In 1984, Haring visited Australia and painted wall murals in Melbourne (such as the 1984 'Detail-Mural at Collingwood College, Victoria') and Sydney and received a commission from the National Gallery of Victoria and the Australian Centre for Contemporary Art to create a mural which temporarily replaced the water curtain at the National Gallery. He also visited and painted in Rio de Janeiro, the Paris Museum of Modern Art, Minneapolis and Manhattan. He even designed a jacket worn by a pink-wigged Madonna for a performance of her song "Like a Virgin" for the TV dance program Solid Gold.
In 1984, Haring started to paint canvas. He made an appearance on MTV in November 1985, painting the set during a "guest VJ" special hosted by his friend, keyboardist Nick Rhodes of Duran Duran. In 1986 Haring painted murals in Amsterdam, Paris, Phoenix and in Berlin on the Berlin Wall at Checkpoint Charlie. As well, he painted the body of Grace Jones for her music video "I'm Not Perfect." and opened a retail store in SoHo called Pop Shop, selling merchandise bearing his iconic images including t-shirts, toys, posters and other objects with reproductions of his art; the outlet closed in 2005. Haring also created advertising images for Absolut vodka and Swatch watches.
When asked about the "commercialism" of his work, Mr. Haring said: "I could earn more money if I just painted a few things and jacked up the price. My shop is an extension of what I was doing in the subway stations, breaking down the barriers between high and low art." By the arrival of Pop Shop, his work began reflecting more socio-political themes, such as anti-Apartheid, AIDS awareness, and the crack cocaine epidemic. He even created several pop art pieces influenced by other products: Absolut Vodka, Lucky Strike cigarettes, and Coca-Cola. In 1987 he had his own exhibitions in Helsinki and Antwerp, among others. He also designed the cover for the benefit album A Very Special Christmas, on which Madonna was included. In 1988 he joined a select group of artists whose work has appeared on the label of Chateau Mouton Rothschild wine.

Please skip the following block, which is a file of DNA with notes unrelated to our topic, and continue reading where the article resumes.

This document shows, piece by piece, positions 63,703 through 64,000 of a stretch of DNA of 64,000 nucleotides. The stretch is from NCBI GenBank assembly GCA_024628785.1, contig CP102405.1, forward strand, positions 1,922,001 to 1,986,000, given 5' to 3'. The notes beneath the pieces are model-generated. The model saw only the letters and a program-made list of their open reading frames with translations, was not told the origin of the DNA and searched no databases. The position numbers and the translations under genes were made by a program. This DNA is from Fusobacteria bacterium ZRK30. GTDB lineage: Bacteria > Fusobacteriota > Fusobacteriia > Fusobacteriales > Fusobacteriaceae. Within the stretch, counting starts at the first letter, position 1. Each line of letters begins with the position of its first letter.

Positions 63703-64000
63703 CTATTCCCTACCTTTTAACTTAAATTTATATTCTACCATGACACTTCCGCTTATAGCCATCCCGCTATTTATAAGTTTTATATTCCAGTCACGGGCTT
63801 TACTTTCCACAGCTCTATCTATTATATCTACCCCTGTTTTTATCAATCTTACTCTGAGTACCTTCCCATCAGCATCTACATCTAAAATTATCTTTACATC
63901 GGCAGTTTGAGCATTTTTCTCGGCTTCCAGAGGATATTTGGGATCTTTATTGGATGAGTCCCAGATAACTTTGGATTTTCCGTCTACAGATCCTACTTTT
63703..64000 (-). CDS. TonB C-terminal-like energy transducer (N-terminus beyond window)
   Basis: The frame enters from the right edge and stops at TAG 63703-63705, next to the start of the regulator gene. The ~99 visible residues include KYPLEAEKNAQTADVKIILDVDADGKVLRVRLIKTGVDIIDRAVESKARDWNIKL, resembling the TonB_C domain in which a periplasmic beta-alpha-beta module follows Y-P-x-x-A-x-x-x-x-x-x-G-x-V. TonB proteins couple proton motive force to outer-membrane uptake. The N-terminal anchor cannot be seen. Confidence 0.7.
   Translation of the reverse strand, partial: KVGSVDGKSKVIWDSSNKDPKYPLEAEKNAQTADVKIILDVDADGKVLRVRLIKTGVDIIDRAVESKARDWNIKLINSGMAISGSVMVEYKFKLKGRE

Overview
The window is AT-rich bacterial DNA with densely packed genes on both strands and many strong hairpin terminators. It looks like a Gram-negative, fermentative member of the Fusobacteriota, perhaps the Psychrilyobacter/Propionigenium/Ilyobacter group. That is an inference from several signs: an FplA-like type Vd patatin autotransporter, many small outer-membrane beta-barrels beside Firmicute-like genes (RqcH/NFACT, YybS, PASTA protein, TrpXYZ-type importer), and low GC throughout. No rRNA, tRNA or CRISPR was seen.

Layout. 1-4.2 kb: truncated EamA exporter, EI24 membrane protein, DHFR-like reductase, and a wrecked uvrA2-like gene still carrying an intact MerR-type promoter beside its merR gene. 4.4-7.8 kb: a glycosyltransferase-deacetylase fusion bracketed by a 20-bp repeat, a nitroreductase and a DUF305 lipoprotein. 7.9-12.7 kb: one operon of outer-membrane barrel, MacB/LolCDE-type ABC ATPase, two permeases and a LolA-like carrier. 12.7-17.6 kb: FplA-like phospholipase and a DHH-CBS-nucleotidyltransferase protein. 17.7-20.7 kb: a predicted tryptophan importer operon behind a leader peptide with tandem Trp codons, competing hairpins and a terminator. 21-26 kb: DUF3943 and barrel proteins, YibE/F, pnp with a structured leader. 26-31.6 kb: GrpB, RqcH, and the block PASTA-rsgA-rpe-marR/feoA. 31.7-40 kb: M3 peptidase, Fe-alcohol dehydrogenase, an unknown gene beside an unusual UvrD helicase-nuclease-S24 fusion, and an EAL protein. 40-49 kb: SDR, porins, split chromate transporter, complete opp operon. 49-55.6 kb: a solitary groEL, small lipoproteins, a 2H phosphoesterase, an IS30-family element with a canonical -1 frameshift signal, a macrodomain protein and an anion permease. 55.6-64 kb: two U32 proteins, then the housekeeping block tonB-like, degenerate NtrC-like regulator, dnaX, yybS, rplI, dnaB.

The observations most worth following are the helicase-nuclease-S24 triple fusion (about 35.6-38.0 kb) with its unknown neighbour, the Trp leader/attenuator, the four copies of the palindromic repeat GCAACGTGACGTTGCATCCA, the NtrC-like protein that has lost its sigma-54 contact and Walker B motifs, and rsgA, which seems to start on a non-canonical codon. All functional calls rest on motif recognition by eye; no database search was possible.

Haring also created public murals in the lobby and ambulatory care department of Woodhull Medical and Mental Health Center on Flushing Avenue, Brooklyn.
A rare video of Haring at work shows his energetic style. Mr. Haring wrote: "I am becoming much more aware of movement. The importance of movement is intensified when a painting becomes a performance. The performance (the act of painting) becomes as important as the resulting painting."